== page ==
Strategy & War
The art of warAt the top stratum of this game is the command system. Planning and executing tactical maneuvers is not implemented as discretely as it is in, say, Starcraft, but the game would not be the same without it. Players gain points by accepting missions and, through these missions, inflicting damage on opposing forces. As players ascend in rank, they are allotted a number of “mission points” that they can use to create missions of various priorities.
Future commanders-to-be cannot expect to be presented with an interface similar to that of Command & Conquer’s — these officers will be issuing typed or spoken orders to real people in real time. One can’t simply click on a unit and give it a destination, the order has to be conveyed, and it has to be obeyed.
Broader strategic planning is handled by each force’s high command, which does not currently exist as a software supported entity in the game, but as a separate organization for the time being— players must recognize the authority of their commanding officers in order for the officers to have an effect on the game. For instance, in order to ensure its general strategy is being advanced, the Allied and Axis High Commands have constructed an Order of Battle or ORBAT where strategically minded players can sign up for duty on a voluntary basis. The players in these organizations work together within the ORBAT rank system to coordinate their Brigades and Kampfgruppes (made up of squads and individual players), in local skirmishes following the general battle plan. As of now the AHC and GHC have demonstrated great proficiency in maintaining an orderly army without taking the fun from the game.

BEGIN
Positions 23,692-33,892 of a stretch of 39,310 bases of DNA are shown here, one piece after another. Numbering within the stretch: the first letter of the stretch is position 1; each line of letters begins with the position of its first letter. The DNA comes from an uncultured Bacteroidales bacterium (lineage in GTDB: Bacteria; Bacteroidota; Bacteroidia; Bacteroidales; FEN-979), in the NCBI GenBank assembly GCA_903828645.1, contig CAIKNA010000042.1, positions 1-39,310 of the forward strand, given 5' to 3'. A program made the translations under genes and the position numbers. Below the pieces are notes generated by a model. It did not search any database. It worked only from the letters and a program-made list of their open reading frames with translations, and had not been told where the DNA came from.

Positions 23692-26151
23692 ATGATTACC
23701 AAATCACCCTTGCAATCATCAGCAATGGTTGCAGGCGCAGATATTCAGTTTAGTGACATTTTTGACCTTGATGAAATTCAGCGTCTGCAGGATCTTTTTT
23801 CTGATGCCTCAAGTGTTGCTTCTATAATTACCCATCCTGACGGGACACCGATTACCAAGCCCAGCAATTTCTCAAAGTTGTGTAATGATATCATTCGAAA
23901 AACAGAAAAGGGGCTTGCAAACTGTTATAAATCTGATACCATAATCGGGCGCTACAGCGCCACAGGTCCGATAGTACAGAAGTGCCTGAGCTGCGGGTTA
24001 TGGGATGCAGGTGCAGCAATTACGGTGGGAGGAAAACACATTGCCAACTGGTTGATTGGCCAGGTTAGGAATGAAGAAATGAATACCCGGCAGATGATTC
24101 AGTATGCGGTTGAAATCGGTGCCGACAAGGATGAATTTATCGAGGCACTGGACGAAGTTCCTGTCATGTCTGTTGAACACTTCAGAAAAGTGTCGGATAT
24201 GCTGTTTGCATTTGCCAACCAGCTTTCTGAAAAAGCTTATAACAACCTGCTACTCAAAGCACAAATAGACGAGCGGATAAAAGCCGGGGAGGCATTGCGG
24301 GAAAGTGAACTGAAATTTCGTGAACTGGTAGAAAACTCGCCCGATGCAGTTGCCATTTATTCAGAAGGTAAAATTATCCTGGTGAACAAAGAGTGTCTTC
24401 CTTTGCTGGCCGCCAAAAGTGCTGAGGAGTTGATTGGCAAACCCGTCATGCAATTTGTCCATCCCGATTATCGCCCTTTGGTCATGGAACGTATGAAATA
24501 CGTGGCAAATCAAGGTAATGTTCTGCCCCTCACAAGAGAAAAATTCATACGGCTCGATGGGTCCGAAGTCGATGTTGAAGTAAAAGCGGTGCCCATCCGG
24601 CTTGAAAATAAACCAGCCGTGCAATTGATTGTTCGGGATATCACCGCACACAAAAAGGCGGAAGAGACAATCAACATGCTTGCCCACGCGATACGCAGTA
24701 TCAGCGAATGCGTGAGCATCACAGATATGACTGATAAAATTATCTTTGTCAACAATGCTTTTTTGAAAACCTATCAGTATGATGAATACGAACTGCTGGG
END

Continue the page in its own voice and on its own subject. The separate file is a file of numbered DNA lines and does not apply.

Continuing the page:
Players with extra time to devote to the game can form or join squads to gain strength in numbers on the battlefield. Truly committed players will gain the eye of their superiors, and if they have the time and energy to spare, may just gain appreciable rank in the depths of the AHC or GHC.
Back to basicsOne of the most paradoxical roles one can play in the game is that of the footsoldier. Soldiers are one of the most vulnerable units in the game; every offensive vehicle can easily take one out. However, WWII Online depends on an army of soldiers, as they are the only units that can capture buildings and thus advance the front lines of a given army.
Soldiers come in three varieties: the SMG, the rifleman, and the sapper. The submachine-gunner is equipped with an automatic weapon: excellent in close-quarters combat but useless beyond ranges of 100 meters or so. Riflemen have a more ranged weapon, a powerful and accurate rifle that maintains its accuracy outside of 500 meters. Both soldiers are also equipped with a 9-mm sidearm and a few grenades.
The sapper is a much more specialized soldier; he carries a pistol, six grenades and a few powerful satchel charges. Although in toe-to-toe combat a sapper is utterly useless, a player can make good use of his satchel charges if he or she knows how; with a lot of patience and a bit of luck, the lowly sapper can bring down a mighty Panzer tank.
Playing as a footsoldier is one of the most personal ways to experience the game. Driving a tank or flying a plane offers a shell of protection separating one from the outside world; the soldier has only his weapon and his small size as protection. Soldiers must learn to dart from cover to cover, and the game’s mechanics allow players to run, jog, walk, creep, or crawl.
World War II Online takes a much more in-depth look at human kinetics than the average FPS. Aiming is not simply putting the mouse cursor on a target; players must hold down the right mouse button to line up the sights on their weapon, or risk an errant shot if they do not have time to do so. World War II Online simulates energy and blood levels; players who hotfoot it from their base to the front lines will have to take breaks to catch their breath. Fortunately, WWIIOL allows soldiers to hitch a ride on many vehicles.